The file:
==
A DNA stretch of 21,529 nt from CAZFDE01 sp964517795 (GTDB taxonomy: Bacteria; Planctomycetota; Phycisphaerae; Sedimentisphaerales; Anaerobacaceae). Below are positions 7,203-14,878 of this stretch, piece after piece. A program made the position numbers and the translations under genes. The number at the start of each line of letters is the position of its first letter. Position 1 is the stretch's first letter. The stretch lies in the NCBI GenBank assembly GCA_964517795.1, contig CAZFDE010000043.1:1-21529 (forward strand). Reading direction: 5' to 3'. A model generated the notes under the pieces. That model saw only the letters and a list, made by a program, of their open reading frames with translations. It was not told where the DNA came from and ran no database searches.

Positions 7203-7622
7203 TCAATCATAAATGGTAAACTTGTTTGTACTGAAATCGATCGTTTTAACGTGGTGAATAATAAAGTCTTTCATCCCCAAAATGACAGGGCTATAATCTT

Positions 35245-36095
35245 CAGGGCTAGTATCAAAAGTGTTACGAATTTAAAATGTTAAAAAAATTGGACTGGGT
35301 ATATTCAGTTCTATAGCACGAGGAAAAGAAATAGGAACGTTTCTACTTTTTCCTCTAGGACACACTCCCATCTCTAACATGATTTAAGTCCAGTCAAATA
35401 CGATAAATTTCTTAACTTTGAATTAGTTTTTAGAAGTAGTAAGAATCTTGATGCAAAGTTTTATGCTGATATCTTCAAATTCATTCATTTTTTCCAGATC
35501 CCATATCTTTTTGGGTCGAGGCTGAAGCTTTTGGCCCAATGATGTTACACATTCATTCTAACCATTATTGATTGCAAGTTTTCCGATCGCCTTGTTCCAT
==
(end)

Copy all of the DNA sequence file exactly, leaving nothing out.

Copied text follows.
A DNA stretch of 21,529 nt from CAZFDE01 sp964517795 (GTDB taxonomy: Bacteria; Planctomycetota; Phycisphaerae; Sedimentisphaerales; Anaerobacaceae). Below are positions 7,203-14,878 of this stretch, piece after piece. A program made the position numbers and the translations under genes. The number at the start of each line of letters is the position of its first letter. Position 1 is the stretch's first letter. The stretch lies in the NCBI GenBank assembly GCA_964517795.1, contig CAZFDE010000043.1:1-21529 (forward strand). Reading direction: 5' to 3'. A model generated the notes under the pieces. That model saw only the letters and a list, made by a program, of their open reading frames with translations. It was not told where the DNA came from and ran no database searches.

Positions 7203-7622
7203 TCAATCATAAATGGTAAACTTGTTTGTACTGAAATCGATCGTTTTAACGTGGTGAATAATAAAGTCTTTCATCCCCAAAATGACAGGGCTATAATCTT

Positions 35245-36095
35245 CAGGGCTAGTATCAAAAGTGTTACGAATTTAAAATGTTAAAAAAATTGGACTGGGT
35301 ATATTCAGTTCTATAGCACGAGGAAAAGAAATAGGAACGTTTCTACTTTTTCCTCTAGGACACACTCCCATCTCTAACATGATTTAAGTCCAGTCAAATA
35401 CGATAAATTTCTTAACTTTGAATTAGTTTTTAGAAGTAGTAAGAATCTTGATGCAAAGTTTTATGCTGATATCTTCAAATTCATTCATTTTTTCCAGATC
35501 CCATATCTTTTTGGGTCGAGGCTGAAGCTTTTGGCCCAATGATGTTACACATTCATTCTAACCATTATTGATTGCAAGTTTTCCGATCGCCTTGTTCCAT